According to Bernardos, one of the reasons for the plummeting prices is a surplus in supply. A recent study by Casafari, a portal with a large property index aimed at professionals and companies, found that the number of properties available for rent in Spain soared last year by 178%. The authors of the report point out that this was mainly due to the number of tourist apartments that were placed on the traditional rental market. With coronavirus restrictions on travel, the number of tourists to Spain fell dramatically last year, meaning there was less demand for holiday rentals.
Add to this the fact that many families are having economic difficulties. “If you are suddenly on an ERTE furlough scheme, you realize you need to pay less,” says Lázaro Cubero, director of analysis at real estate firm Tecnocasa Group. “Many people have left the property they were renting in exchange for something cheaper and during the first lockdown we detected a shift in a number of cities on account of this.”
There are also people looking for larger homes to accommodate their remote working requirements. “A number of people are looking to pay the same price, but for more space,” says Cubero. Both experts believe that these factors are consistent with the changes the portals have flagged up, with prices tumbling first in the big cities, which receive more tourists, people traveling for work and students.
Bernardos points out that the cost of rent will consequently not go down that much in smaller cities. “In the average regional capital, the discrepancy between [the cheapest and most expensive] rents may be 30%, but in Barcelona or Madrid there is a 200% difference between the most expensive and the cheapest areas,” he says. In other words, the cost of rent in Madrid and Barcelona has further to fall because they the cities “have the largest surplus of rental properties since the advent of democracy.”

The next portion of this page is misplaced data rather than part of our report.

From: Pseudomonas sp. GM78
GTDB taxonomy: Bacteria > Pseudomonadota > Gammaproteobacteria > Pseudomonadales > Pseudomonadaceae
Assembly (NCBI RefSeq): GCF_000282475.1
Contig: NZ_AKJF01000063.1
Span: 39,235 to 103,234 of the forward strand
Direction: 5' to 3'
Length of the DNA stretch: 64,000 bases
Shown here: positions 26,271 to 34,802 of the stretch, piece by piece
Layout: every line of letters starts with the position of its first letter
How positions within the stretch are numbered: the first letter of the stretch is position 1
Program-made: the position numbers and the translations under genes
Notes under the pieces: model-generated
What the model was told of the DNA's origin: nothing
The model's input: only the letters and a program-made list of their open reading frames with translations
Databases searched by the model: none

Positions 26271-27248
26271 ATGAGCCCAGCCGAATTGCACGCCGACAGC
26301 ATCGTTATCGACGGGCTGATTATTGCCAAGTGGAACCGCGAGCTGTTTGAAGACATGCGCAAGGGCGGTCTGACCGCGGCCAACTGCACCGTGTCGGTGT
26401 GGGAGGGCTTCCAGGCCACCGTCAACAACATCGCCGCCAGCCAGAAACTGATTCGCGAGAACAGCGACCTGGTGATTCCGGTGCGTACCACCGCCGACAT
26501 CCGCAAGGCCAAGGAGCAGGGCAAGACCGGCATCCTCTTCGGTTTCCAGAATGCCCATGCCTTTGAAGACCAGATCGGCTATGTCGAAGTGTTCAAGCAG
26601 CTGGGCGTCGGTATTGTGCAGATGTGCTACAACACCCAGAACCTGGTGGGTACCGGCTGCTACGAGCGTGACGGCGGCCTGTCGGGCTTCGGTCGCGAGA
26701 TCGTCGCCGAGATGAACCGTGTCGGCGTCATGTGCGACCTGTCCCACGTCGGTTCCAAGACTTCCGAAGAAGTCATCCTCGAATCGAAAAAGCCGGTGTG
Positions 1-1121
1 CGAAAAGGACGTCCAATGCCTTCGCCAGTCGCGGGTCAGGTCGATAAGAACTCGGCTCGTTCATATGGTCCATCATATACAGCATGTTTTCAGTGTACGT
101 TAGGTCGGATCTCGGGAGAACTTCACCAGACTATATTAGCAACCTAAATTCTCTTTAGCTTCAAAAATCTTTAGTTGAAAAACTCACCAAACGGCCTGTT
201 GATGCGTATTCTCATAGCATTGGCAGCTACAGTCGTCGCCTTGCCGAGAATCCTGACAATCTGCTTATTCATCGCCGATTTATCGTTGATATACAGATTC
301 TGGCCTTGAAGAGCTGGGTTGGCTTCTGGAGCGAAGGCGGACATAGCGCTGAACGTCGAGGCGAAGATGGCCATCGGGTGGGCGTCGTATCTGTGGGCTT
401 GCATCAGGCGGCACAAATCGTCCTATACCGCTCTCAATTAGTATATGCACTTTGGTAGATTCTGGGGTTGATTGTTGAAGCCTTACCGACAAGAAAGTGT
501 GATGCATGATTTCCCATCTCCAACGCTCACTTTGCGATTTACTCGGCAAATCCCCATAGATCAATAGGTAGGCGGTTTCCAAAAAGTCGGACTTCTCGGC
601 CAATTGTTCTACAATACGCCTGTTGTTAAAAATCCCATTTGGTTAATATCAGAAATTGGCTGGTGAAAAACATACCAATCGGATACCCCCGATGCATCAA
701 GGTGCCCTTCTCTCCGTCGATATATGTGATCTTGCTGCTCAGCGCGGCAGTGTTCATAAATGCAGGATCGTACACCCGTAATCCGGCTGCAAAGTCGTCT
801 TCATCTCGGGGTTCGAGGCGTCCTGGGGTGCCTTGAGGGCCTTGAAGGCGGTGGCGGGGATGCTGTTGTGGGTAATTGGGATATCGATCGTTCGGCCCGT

Data from the real estate portals in January indicate that the main fall in prices is concentrated in cities with more than half a million inhabitants. In Barcelona, all three websites record a double-digit decline in the cost of rent compared to 12 months ago. In Madrid, where rent has also been falling month to month since mid-2020, the cost of rent is already 8.6% less than last January, according to Idealista, the portal which recorded the smallest fall. The biggest drop of all was recorded in the southern city of Seville, where the cost of rent fell 14.78%, according to Pisos.com.